Articles Posted in Medical Malpractice

Nearly twenty years ago, a patient in Missouri underwent a hysterectomy with lymph node dissection. Shortly after this procedure, she developed lymphedema, or swelling of the legs. This condition required her to undergo physical therapy and medical monitoring for more than a decade. Several years after she was released from monitoring, the patient began experiencing pain in her left leg and foot again. She proceeded to consult several doctors about the pain, and eventually saw an orthopedic surgeon. The patient described her symptoms as numbness, tingling and redness in her foot. The orthopedic surgeon diagnosed her with lymphedema again and other related neurological issues, and recommended she follow up with her neurologist.

The patient followed instructions and underwent several neurological studies and continued to see numerous physicians regarding her condition. However, after about one year, the pain did not subside and she visited the hospital again. At this time, she was diagnosed with phlegmasia cerulean dolens, a severe form of deep vein thrombosis – commonly known as a severe blood clot in her leg. Due to this condition, and the length of time that had passed without treatment, the patient’s left leg required amputation from above the knee down several days after this diagnosis.

The patient initiated a medical malpractice suit against the orthopedic surgeon for failing to diagnose or treat the condition, and for failing to refer her to a vascular surgeon who may have been able to treat the blood clot. Specifically, the medical malpractice complaint alleged that a doctor who saw the bluing and other conditions around the patient’s foot, coupled with her severe pain and decreased ability to move her foot, should have referred her to a specialist for further evaluation. By failing to do so, the patient argued, the orthopedic surgeon was negligent and did not exercise the degree of care ordinarily used by a member of the profession under these circumstances.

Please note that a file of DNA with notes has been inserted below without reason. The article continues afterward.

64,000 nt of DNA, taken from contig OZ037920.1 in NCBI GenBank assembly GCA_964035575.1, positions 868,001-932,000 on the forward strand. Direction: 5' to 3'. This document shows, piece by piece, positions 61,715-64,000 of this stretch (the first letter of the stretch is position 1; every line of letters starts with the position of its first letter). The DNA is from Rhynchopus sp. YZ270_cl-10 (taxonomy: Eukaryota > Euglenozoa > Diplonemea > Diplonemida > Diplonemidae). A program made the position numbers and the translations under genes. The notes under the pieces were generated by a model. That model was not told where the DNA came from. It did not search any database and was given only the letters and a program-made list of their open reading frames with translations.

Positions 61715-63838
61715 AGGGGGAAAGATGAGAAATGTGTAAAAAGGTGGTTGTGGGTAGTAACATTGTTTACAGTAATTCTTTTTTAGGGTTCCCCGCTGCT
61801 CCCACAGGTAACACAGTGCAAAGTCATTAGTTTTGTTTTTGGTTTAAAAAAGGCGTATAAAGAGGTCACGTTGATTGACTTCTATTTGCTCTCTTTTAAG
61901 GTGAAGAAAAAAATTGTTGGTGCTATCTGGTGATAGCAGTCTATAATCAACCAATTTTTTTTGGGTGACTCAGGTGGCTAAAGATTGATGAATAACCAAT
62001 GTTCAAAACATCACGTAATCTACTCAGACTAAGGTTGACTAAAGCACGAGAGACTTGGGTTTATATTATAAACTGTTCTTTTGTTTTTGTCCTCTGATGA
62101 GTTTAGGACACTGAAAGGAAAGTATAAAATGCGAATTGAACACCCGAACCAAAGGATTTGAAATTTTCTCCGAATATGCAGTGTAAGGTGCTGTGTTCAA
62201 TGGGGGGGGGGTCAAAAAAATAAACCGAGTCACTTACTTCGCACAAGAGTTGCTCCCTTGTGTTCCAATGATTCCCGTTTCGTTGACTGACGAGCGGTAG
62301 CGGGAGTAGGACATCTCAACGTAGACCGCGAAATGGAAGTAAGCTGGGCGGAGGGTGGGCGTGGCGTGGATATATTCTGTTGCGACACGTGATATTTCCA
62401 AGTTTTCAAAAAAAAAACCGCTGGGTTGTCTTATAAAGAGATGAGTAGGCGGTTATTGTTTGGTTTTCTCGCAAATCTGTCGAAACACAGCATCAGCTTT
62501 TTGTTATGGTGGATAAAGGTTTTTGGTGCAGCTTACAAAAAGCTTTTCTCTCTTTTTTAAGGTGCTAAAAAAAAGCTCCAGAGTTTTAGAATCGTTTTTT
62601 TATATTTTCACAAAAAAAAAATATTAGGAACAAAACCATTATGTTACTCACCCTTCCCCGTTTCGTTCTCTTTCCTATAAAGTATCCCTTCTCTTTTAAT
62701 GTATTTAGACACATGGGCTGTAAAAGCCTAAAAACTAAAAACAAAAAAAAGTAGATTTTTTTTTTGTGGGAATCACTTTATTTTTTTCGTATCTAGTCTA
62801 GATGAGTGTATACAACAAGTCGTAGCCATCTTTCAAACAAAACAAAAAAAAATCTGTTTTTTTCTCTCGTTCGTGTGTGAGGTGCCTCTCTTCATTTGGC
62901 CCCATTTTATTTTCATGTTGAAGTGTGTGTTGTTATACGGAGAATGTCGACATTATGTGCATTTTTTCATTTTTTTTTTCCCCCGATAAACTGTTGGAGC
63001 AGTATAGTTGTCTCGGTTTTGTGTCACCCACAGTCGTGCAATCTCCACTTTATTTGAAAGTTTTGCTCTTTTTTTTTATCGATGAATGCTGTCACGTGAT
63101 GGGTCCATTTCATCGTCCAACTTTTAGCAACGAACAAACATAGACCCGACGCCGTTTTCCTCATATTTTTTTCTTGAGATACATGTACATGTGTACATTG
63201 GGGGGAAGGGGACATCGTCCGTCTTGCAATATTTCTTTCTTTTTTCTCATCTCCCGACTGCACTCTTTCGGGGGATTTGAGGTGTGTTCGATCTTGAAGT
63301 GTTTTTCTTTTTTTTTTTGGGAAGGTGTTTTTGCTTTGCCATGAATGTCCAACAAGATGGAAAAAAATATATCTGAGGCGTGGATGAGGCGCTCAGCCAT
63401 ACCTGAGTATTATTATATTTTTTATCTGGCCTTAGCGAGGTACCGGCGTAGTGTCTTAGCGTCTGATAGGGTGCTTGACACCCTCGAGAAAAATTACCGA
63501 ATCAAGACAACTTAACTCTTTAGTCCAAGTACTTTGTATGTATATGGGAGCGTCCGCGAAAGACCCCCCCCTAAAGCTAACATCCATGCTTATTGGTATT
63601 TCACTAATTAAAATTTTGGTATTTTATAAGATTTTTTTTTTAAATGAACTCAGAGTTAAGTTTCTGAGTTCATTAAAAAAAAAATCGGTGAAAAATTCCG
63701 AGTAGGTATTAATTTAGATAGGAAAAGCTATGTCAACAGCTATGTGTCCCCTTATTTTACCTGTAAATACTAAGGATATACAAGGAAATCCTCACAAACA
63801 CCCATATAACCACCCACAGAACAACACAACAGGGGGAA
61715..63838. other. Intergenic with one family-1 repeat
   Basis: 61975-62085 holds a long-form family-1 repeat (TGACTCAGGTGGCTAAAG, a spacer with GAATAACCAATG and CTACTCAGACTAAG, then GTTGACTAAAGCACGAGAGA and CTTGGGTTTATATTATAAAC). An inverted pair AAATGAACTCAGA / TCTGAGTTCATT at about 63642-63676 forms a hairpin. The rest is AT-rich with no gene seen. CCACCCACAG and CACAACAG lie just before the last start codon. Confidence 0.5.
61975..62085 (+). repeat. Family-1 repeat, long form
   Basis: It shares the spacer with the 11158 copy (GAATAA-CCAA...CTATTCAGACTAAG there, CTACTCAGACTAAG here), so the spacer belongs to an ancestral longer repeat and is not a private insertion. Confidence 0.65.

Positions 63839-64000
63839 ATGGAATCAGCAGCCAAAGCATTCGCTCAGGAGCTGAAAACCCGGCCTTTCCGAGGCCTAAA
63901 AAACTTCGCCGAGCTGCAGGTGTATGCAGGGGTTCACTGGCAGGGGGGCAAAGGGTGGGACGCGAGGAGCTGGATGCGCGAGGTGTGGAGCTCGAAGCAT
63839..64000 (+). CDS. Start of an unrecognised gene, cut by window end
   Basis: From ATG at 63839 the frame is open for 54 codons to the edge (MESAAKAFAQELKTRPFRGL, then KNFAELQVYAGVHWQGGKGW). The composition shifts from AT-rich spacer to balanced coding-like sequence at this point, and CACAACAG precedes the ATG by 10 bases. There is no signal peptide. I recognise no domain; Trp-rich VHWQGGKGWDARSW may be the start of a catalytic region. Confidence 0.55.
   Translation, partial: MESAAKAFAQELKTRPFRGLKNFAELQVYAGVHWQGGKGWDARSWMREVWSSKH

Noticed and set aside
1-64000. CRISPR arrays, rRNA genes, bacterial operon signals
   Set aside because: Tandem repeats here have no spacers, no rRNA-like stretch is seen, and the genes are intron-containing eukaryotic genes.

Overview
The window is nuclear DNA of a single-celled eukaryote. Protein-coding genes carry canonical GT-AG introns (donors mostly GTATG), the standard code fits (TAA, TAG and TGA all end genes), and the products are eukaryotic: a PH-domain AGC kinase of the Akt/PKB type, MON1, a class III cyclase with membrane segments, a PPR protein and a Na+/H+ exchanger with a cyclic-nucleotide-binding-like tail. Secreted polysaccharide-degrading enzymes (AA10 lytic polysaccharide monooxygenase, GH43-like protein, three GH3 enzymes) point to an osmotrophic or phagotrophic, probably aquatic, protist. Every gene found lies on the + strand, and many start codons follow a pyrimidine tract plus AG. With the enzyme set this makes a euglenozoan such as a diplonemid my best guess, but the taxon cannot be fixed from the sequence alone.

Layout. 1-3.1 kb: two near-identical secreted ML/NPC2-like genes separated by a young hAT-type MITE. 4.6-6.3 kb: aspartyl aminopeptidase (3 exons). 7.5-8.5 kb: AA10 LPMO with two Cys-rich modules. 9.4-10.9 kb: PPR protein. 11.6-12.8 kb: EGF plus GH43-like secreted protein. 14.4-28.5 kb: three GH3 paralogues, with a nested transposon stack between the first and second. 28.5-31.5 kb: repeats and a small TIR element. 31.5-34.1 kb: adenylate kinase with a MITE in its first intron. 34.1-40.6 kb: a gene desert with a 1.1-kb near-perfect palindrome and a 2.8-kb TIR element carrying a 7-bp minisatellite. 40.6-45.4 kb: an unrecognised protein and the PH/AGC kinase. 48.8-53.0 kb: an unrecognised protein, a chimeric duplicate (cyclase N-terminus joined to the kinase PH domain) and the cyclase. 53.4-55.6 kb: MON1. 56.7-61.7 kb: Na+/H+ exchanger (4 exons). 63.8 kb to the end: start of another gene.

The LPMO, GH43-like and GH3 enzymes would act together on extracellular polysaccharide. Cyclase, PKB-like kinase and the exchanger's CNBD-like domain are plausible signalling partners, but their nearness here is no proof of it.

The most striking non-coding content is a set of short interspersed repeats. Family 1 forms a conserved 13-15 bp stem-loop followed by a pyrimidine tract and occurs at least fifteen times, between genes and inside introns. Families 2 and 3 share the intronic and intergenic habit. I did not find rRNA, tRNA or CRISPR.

The Maryland Court of Appeals just issued its decision in the Coleman v. Soccer Association of Columbia case regarding whether to abandon the doctrine of contributory negligence (if a plaintiff is the least bit negligent, the plaintiff loses) in favor of the doctrine of comparative negligence (if a plaintiff is negligent, the plaintiff’s recovery is reduced by the percentage of the plaintiff’s negligence). Those on the victims’ side will say that this decision is a refusal to move from an antiquated doctrine to a modern doctrine. Those on the corporate and insurance side will consider this a win.

As set forth in the decision, contributory negligence traces its roots to 1809 in England. Almost all states in the U.S. subsequently adopted the doctrine contributory negligence. But over the years, all but four states and the District of Columbia have adopted comparative negligence. Those states that have abandoned the doctrine of contributory negligence have done so on the basis that is not fair to prevent a plaintiff from recovering when the defendant is negligent and the plaintiff is only 1/10th of 1% negligent.

In the Coleman decision, the Maryland Court of Appeals recognized that it had the authority to change from contributory negligence to comparative negligence since it was that court that originally adopted contributory negligence. However, the court said that for such a change to take place the Maryland legislature should make the change.